Wednesday, March 30, 2011

Interview with Michael Sandel

The new online journal "Art of Theory: A Political Philosophical Quarterly" features an interview with Professor Michael Sandel (Harvard):

12 Questions with Michael Sandel


Art of Theory: What features of our political life most puzzle you?
Sandel: I would say the largely arid terms of political discourse, the thinness of public discourse in the world’s leading democracies. That’s the single most striking and worrisome thing.
It’s partly the tendency, over the past three decades, of economics to crowd out politics. This has been an age of market triumphalism. We’ve come to the assumption that markets are the primary instruments for achieving the public good. I think that is a mistaken notion and people are now beginning to question that.
It also has led to political discourse being preoccupied with technocratic, managerial, economic concerns. The broader public questions and ethical questions have been crowded to the side. (....)
At the level of political theory (and this is what I’ve tried to do in some of my work), we need to challenge the premise that a pluralist society, or a society based on mutual respect, must avoid or set aside substantive moral and spiritual questions or questions of the good life.
Also at the level of political theory, I think there needs to be a challenge to economistic visions of democracy. (....)
Excellent political theory is determined by how interesting the question is. (....) After the question is chosen I am a methodological pluralist — a radical methodological pluralist — to the point where I don’t even think we could lay down any meaningful criteria for the right research method.

Michael Sandel is Professor of Government at Harvard University. His latest book is "Justice: What's the Right Thing to Do?" (Farrar, Straus and Giroux, 2009).

See some of my previous posts on Michael Sandel here, here, here & here.

Toward a Positive Theory of Public Reason

Gillian Hadfield & Stephen Macedo have posted a new paper on SSRN:

"Rational Reasonableness: Toward a Positive Theory of Public Reason"

Why is it important for people to agree on and articulate shared reasons for just laws, rather than whatever reasons they personally find compelling? What, if any, practical role does public reason play in liberal democratic politics? We argue that the practical role of public reason can be better appreciated by examining the structural similarities in normative and positive political theory. Specifically, we consider the analytical parallels between Rawls’ account of political liberalism and a rational choice model of legal order recently proposed by Hadfield & Weingast (2011). The positive model proposes that a shared system of reasoning – a common logic – plays a key role in coordinating a stable equilibrium when legal rules depend on decentralized collective enforcement efforts by individual agents. The common logic enables individuals to predict how others will behave in the face of wrongful conduct and incentivizes participation in costly collective punishments by reassuring agents that their personal concerns will be taken into account in the resulting equilibrium. Rawls’s theory of political liberalism, we argue, is based on a comparable recognition that citizens in a pluralistic society face a practical as well as a moral problem in sustaining a stable political conception of justice. How can individual citizens have confidence that others will reciprocate their commitment to support fair and reasonable governing principles that depart from their own ideal conceptions of truth and value? Citizens face a practical problem of mutual assurance that public reason helps them solve by making individual ongoing commitments to a political conception of justice a matter of common knowledge. The solution, on both views, requires citizens’ reciprocal commitment to basing law on a system of shared public reasons. Both views thus place public reason at the core of liberal democratic politics in conditions of diversity, and for quite similar reasons. Our argument illustrates the (often) complementary roles of positive and values-based analysis in constitutional (in the broadest sense) design.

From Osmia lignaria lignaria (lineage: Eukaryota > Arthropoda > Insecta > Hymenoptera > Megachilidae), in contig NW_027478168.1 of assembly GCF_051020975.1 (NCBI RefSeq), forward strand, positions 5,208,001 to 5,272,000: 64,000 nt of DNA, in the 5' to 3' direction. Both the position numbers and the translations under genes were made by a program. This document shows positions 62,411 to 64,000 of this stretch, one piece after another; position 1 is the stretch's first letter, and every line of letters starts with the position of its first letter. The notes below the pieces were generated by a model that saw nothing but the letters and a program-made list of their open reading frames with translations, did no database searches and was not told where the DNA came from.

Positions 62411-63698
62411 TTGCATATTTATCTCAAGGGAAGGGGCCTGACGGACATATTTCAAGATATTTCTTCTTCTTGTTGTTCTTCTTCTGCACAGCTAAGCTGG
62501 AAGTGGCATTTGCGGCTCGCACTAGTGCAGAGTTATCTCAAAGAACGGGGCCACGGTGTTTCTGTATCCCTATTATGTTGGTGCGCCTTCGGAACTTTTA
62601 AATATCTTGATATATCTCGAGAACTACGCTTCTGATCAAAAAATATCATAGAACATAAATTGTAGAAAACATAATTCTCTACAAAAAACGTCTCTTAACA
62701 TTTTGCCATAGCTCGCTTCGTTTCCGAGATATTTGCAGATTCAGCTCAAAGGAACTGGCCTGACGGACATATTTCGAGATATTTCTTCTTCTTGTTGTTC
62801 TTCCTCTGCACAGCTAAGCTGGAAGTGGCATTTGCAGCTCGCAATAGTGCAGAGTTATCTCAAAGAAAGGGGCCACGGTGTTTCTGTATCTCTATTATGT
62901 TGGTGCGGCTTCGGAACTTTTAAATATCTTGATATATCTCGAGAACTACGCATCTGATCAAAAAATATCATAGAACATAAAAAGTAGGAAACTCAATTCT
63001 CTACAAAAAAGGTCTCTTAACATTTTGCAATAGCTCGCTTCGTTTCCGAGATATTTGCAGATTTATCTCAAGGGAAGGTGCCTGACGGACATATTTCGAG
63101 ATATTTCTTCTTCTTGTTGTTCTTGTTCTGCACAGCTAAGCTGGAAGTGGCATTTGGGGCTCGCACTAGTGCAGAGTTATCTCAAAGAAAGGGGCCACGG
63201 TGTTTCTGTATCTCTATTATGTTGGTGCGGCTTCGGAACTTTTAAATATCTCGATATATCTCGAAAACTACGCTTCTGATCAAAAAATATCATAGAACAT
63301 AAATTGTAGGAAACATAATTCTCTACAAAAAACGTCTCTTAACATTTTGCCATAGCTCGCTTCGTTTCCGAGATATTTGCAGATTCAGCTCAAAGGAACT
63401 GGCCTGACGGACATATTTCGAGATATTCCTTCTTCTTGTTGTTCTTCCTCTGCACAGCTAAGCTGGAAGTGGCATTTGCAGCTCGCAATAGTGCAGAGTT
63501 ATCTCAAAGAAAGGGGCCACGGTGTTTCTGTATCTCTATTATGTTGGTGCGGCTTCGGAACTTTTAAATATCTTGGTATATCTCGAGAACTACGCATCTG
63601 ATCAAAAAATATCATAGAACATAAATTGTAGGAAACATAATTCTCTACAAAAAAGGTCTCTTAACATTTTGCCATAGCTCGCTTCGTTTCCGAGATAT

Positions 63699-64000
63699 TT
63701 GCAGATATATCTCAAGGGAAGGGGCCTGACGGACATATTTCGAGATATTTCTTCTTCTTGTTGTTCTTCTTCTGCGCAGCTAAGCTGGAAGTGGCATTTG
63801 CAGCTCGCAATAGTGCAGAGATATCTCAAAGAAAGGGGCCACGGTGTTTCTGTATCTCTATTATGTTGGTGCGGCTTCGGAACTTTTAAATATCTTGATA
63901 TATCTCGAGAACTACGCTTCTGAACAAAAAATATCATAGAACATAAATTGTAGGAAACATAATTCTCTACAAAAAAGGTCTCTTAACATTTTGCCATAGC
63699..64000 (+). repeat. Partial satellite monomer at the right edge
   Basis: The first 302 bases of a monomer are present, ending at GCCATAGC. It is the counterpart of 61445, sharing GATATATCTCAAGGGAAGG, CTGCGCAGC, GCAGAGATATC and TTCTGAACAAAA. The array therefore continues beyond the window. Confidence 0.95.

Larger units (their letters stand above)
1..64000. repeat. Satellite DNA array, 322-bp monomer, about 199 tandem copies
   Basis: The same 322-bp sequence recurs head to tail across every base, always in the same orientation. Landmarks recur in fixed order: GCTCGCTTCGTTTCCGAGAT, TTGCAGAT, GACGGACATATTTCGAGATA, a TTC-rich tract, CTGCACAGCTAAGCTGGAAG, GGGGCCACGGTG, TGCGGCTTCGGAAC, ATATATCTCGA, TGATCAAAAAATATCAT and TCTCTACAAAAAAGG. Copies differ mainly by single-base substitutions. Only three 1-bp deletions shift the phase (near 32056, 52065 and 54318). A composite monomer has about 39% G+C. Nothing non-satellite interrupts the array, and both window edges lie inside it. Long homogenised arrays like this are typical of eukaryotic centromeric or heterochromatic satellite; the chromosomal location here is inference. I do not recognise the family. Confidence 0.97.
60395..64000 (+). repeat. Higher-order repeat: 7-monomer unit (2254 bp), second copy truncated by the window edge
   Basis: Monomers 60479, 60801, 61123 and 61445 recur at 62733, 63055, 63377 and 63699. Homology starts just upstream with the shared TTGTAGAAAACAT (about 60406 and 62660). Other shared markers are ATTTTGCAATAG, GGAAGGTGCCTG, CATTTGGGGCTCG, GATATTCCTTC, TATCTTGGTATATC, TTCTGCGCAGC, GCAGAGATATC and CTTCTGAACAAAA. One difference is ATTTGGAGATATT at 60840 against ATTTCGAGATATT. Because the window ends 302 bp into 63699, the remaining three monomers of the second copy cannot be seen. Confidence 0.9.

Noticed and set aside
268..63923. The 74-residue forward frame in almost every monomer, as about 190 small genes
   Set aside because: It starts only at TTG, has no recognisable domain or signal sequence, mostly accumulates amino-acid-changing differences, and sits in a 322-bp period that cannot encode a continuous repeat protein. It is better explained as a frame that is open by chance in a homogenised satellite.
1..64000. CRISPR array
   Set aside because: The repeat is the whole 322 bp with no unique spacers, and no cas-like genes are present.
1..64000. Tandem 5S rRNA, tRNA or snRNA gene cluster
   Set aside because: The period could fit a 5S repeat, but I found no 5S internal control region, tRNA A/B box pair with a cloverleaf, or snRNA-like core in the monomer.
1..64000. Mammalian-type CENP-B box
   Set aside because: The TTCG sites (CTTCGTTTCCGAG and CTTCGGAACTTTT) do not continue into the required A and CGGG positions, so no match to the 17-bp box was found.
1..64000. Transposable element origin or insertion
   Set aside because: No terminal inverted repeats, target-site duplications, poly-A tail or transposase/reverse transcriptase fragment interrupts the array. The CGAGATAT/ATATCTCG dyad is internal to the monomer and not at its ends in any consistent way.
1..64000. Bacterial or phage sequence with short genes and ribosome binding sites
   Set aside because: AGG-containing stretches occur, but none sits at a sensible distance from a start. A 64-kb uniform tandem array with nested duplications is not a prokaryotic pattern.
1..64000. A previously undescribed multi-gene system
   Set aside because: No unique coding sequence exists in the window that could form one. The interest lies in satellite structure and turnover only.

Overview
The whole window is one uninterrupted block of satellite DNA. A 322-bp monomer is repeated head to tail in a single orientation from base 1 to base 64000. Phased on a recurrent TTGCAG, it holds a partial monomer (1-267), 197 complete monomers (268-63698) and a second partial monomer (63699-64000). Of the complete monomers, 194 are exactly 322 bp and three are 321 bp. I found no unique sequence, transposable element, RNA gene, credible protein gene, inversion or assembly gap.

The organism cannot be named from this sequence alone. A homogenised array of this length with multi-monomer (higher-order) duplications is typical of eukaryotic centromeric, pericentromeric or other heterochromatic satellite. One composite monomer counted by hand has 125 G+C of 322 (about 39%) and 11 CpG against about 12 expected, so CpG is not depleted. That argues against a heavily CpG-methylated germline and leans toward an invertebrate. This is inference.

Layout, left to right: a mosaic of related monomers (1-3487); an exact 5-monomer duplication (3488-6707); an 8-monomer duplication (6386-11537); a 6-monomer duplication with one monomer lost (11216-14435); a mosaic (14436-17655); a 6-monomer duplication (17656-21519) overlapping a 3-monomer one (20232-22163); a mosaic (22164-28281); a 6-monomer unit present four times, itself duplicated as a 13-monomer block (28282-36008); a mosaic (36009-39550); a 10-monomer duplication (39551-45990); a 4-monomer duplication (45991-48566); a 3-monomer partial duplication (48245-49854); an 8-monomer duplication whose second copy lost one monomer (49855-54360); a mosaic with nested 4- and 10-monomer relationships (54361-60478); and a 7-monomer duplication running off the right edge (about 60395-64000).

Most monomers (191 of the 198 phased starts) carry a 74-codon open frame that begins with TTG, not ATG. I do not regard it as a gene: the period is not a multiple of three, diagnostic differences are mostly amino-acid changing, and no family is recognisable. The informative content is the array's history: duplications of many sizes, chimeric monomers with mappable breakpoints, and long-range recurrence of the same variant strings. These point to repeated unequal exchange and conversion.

Gillian Hadfield is Professor of Law at the University of Southern California. See some of her recent papers here.

Stephen Macedo is Professor of Politics at Princeton University.

Tuesday, March 29, 2011

New book: Jürgen Habermas - Key Concepts

Jürgen Habermas: Key Concepts

ed. by Barbara Fultner

(Acumen, 2011)

256 pages